Saturday, March 3, 2012

Slice of Life Challenge- #3

Saturday morning. The post office is the fourth or fifth stop on what seems an endless list of errands. There is no parking on the street, so I bump my way into a cracked and rutted parking lot across the street. The parking lot used to be part of a shopping center, but rival gangs burned that down several years ago. At some point, the area is supposed to be turned into a Boys and Girls' Club, but so far, all they have completed is a basketball court.

The long line in the post office reflects the diversity of my community. An elderly African American woman waits to mail a package to Atlanta. Another African American gentleman, probably about my age, asks the clerk for a money order, then pulls $1500 cash out of his wallet to pay for it. Two women, apparently mother and daughter converse in Spanish. The woman in front of me answers her phone in what sounds similar to the African language some of my students have spoken. I wonder if I should tell her that the U.S. post office probably won't take an envelope with a stamp and then an extra penny carefully taped next to it. I decide to leave that to the woman working at the counter.

I realize I have left the return address off about half of my bills. I am scrawling my address on envelopes when I hear a voice I recognize, but can't quite place. I look and see Carlos, a little guy I taught in a reading intervention group three years ago.

In third grade, Carlos, an English Language Learner,  read at a mid first grade level. He loved books, however, and was a joyful and engaged reader. He was fascinated by an intervention book about Venus Fly Traps, and checked out several others from the library, then begged me to find him more. He loved the STINK books, especially the one with the guinea pigs, and returned to that book again and again. Carlos was a sweet, sweet, gentle, all around good guy, one of those kids who reminds you, on a daily basis, why you became a teacher.

I watch Carlos at the counter, interacting with the postal clerk.

"I need a money order, please, and one stamp."

"How much on the money order?"

"Four hundred dollars."

"That will be 403.25 with the stamp."

I watch as Carlos pulls $410 cash out of his back pocket.  That's a lot of cash for a twelve-year-old to be carrying around. In this neighborhood, I'd worry not only about him losing it, but about somebody stealing it from him. Carlos chews on the cuff of his shirt as the clerk completes his transaction and I wonder if perhaps he was a little nervous about carrying around that much money.

The clerk hands Carlos his money order, and  he positions the red stamp carefully under his thumb and steps away from the counter. I say his name and he stops.

"Carlos, hi."

"Hi Miss. How are you?"

I think maybe he will give me one of his delicious hugs, but Carlos, always shy, is older and seems more reserved, and we have not seen each other in almost two years.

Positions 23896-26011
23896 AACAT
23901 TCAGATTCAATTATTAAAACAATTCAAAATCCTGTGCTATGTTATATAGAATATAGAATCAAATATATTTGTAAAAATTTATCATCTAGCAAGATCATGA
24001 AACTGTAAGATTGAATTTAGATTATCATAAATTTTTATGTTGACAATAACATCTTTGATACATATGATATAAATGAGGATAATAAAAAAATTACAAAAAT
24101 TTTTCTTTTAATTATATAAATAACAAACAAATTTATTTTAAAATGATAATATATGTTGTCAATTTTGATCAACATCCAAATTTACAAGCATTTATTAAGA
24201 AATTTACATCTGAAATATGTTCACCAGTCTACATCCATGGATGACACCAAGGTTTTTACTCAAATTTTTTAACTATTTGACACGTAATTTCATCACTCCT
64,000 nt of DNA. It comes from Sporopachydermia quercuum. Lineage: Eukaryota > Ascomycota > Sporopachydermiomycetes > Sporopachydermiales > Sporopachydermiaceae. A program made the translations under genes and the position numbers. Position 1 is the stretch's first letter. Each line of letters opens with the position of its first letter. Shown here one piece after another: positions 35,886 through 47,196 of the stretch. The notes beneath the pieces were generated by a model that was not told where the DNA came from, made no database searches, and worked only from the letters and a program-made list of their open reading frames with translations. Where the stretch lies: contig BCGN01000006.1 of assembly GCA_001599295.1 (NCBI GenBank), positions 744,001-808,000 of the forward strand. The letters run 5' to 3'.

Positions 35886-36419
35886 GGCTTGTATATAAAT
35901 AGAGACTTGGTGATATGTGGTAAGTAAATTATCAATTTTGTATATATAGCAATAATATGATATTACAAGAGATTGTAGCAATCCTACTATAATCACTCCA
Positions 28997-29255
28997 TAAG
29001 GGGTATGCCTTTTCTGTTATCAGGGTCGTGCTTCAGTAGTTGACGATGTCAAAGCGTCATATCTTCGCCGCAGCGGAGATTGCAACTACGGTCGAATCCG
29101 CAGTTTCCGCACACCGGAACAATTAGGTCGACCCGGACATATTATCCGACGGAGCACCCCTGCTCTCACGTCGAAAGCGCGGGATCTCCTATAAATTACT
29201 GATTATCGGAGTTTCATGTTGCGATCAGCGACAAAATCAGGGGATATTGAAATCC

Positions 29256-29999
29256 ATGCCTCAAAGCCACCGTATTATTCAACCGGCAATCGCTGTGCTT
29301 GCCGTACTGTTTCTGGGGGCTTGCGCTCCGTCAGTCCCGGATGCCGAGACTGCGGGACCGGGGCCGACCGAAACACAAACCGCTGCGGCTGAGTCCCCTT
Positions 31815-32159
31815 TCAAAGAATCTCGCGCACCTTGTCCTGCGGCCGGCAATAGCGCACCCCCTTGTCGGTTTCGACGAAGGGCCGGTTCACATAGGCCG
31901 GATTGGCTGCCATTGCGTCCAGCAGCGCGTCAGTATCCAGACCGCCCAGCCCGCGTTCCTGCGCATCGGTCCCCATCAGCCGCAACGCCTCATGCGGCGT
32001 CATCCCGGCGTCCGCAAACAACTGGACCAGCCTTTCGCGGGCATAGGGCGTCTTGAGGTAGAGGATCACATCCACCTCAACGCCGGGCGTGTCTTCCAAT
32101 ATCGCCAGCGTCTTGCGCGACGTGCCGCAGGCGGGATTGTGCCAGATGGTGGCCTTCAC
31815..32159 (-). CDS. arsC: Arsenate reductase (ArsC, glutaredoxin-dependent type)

"I'm good. Where are you going to school?"

"I'm at Jones." I'm not surprised to hear this- Jones is not the neighborhood middle school, but it's one that the fifth grade teacher thinks most effectively meets the needs of ELL kids, and most of the students from her class go to that school.

"And stuff is going ok?"

"Yeah. Good," he says, smiling that sweet smile I always loved.

"It's so good to see you," I say, and he walks away with his $400 money order in hand.

 I am left marveling over a kid, who has never been more than partially proficient on the state tests, but  capably negotiates two language worlds, carrying around $410 in his pocket, and handling transactions that some adults, me included, would have to think about. (How many money orders have you bought in your adult life?) And he's kind and sweet and respectful and honest, to boot.

That's a kid who is definitely going to be proficient in life.


Linda B said...

Carol, thank you for this story. I am currently teaching a short story group to a group of twelves and up & we are focusing on short stories about immigration and many of the stories I've found, from many cultures, shows chlldren taking care of more things than my students would ever imagine doing right now. This will be a lead in to a conversation next week. I know there are many children out there being more responsible and handling more things than the tests assess. And yet we are telling them & their teachers they are not doing well. I wish we could bridge that disconnect!

elsie said...

I love your clear descriptions (bump my way into a cracked and rutted parking lot).
It made me sad that Carlos was too grown up to give you a hug.

Cathy said...

Carol, I so enjoyed your story of Carlos. Sometimes schools do not take into consideration all that kids are capable of doing. That is a lot of responsibility for a young boy. I have to agree with Linda, that many children handle things much more important and complex than standardized assessments. Thanks for sharing your story.

Jen said...

Wow! I love that - proficient in life. That sounds strong and capable. It is reassuring to see Carlos will be the kind of kid who will make it. You know he has what it takes! He was/is lucky to have you cheering him on. :)

Nanc said...

okay...this is so heart-breaking too...that a 12 year old is negotiating this...but I catch the hope in your voice and the joy at remembering the Venus Fly Trap Linda, I wish that we could have a forum for the powers that be about how much our children really do know.